Welcome to another episode of The Landfill! The Landfill is a series that takes only a brief look at games that were once considered to be covered in the main series of articles I do, but I felt had no redeeming qualities. At least a game in the bargain bin has some redeeming qualities. These games… deserve a worse fate:

Why?: Spectrobes didn’t offend me quite as quickly as the first two games to go into the landfill, but that’s because there was a stupid story I had to sit through before I got thrown into the clunky combat and asinine exploration aspects of the game. If Disney Interactive wanted a Pokemon ripoff, they failed spectacularly. The process of getting new creatures and even getting minor items is stupidly convoluted. Everything about this game takes what made Pokemon work and makes it needlessly complicated. The combat is laughable. You have two creatures at your side, hit L or R to issue an attack. Sounds easy enough, but it’s live combat and not turn-based. The results are your creatures attack animations taking too long to complete and sure shots at hits actually missing. Nothing about this game was enjoyable in the time I spent with it and I could see why this game was priced so low ($2.99).

Why?: It was a pain in the ass to get working. Once I did, I went to enter my name to create my save file. In the midst of creating the save, the game somehow failed to recognize that the system I was playing on was a Game Boy Color (somehow mistaking it for a regular Game Boy). I restarted and got into the game. I wish I hadn’t. Bad graphics, bad controls, bad combat, bad music. The music was early, low-budget NES-era quality. This game was made in 2001. The sprites were tiny and barely recognizable. The flying controls were floaty with a significantly long delay in recognizing button inputs.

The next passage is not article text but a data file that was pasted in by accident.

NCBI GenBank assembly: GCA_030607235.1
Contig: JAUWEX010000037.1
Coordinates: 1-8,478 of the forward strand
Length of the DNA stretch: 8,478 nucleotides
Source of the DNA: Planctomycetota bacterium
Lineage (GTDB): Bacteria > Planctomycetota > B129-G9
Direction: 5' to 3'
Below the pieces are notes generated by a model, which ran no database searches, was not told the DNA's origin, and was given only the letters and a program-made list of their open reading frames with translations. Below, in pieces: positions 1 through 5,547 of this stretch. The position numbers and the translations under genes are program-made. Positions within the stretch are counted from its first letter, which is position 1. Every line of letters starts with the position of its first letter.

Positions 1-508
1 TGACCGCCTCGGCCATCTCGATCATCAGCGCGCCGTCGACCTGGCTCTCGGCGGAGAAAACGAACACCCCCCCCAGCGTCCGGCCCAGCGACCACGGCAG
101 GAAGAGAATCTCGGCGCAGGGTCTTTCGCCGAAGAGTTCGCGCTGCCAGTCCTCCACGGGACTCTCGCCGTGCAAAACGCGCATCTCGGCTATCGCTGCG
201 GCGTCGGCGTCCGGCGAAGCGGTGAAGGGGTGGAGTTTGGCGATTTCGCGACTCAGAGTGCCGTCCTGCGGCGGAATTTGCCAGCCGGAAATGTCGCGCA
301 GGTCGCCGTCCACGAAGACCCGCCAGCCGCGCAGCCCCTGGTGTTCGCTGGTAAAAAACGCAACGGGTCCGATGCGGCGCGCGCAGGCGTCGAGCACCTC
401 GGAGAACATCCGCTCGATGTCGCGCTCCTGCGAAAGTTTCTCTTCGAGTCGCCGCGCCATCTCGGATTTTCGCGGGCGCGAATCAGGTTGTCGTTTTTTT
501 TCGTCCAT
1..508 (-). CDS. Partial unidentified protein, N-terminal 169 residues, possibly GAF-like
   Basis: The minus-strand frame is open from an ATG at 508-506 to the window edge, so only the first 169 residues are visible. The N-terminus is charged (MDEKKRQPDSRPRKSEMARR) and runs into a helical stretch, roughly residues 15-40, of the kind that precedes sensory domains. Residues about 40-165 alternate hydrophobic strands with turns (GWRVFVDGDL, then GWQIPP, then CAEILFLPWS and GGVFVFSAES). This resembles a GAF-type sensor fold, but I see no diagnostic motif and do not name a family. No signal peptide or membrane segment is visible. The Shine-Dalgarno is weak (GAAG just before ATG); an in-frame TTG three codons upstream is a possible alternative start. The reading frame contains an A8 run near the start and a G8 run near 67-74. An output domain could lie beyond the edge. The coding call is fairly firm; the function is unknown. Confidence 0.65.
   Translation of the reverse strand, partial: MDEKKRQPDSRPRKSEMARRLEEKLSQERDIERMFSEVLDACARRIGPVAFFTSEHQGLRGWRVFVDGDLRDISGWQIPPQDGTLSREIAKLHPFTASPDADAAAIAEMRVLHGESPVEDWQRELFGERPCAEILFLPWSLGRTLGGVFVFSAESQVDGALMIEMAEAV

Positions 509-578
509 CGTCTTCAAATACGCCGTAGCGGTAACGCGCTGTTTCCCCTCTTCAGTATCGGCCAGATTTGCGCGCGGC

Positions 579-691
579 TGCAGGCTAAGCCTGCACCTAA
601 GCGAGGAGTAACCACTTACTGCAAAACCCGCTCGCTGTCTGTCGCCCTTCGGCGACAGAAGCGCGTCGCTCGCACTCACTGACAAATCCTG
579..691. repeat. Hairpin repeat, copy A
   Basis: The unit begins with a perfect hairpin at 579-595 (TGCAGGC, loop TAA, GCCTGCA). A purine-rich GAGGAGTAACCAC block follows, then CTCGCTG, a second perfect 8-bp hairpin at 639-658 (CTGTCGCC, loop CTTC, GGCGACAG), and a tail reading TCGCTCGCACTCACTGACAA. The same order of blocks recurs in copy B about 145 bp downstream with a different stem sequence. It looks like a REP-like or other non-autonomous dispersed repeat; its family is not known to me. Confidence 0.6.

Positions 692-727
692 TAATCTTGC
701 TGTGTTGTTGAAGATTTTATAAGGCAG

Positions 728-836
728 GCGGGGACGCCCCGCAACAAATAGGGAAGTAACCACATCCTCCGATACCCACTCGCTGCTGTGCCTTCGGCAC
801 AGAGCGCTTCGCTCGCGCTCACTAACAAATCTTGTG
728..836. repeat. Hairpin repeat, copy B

Welcome to The Landfill! Early fans of the page may notice that I already posted two of these games on The Landfill page on this site. But, for organizations sake, I’m going to make each one a blog post now. I’m not going to go at length like I usually do with the regular featured games on the site, mostly because I don’t feel these games deserve it. The games that end up in The Landfill are games that I played that would have been featured in a regular article on Five Dollar Gamer, but ended up being bad in every single way. I’ll just include a short blurb about why each game was so bad. So with that said:

Why?: This game was a pain in the ass to even get working in my Super Nintendo. Not really the game’s fault, but it left me less tolerant for the bullcrap that came next. The controls are awful, the driving point-of-view is annoying, but what really sent this game to the landfill was the sound. My goodness, the sound. I had a headache 2 laps into the first 7-lap race. By lap 3 the pain had spread to the back of my eyeballs. No joke. This was 99 cents horribly spent. This game by now is likely literally in a landfill. I took it to Gaming Warehouse once to see if I could salvage something out of it, but the employee informed me due to its condition (slightly corroded contact points) he could not buy it. I asked him to recycle it or throw it away. Good riddance.